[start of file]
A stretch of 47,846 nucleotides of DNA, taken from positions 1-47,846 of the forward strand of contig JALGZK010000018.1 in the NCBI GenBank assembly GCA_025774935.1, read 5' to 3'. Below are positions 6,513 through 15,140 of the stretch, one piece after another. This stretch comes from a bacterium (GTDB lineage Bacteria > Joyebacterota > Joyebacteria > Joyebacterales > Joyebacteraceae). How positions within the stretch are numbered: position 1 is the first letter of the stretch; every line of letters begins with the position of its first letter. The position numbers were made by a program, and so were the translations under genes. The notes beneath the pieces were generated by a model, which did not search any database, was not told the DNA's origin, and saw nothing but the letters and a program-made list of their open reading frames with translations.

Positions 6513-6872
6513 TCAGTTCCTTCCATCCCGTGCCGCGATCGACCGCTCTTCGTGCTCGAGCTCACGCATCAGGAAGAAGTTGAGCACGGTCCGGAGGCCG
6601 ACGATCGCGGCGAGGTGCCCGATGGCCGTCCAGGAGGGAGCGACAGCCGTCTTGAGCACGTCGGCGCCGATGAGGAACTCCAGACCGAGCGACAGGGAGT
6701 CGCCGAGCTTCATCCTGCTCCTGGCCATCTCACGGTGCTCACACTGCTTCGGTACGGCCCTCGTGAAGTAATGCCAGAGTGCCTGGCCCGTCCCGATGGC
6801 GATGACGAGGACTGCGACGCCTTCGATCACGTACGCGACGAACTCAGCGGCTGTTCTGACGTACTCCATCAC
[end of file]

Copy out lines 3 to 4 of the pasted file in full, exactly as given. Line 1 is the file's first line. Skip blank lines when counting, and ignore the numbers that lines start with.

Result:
6513 TCAGTTCCTTCCATCCCGTGCCGCGATCGACCGCTCTTCGTGCTCGAGCTCACGCATCAGGAAGAAGTTGAGCACGGTCCGGAGGCCG
6601 ACGATCGCGGCGAGGTGCCCGATGGCCGTCCAGGAGGGAGCGACAGCCGTCTTGAGCACGTCGGCGCCGATGAGGAACTCCAGACCGAGCGACAGGGAGT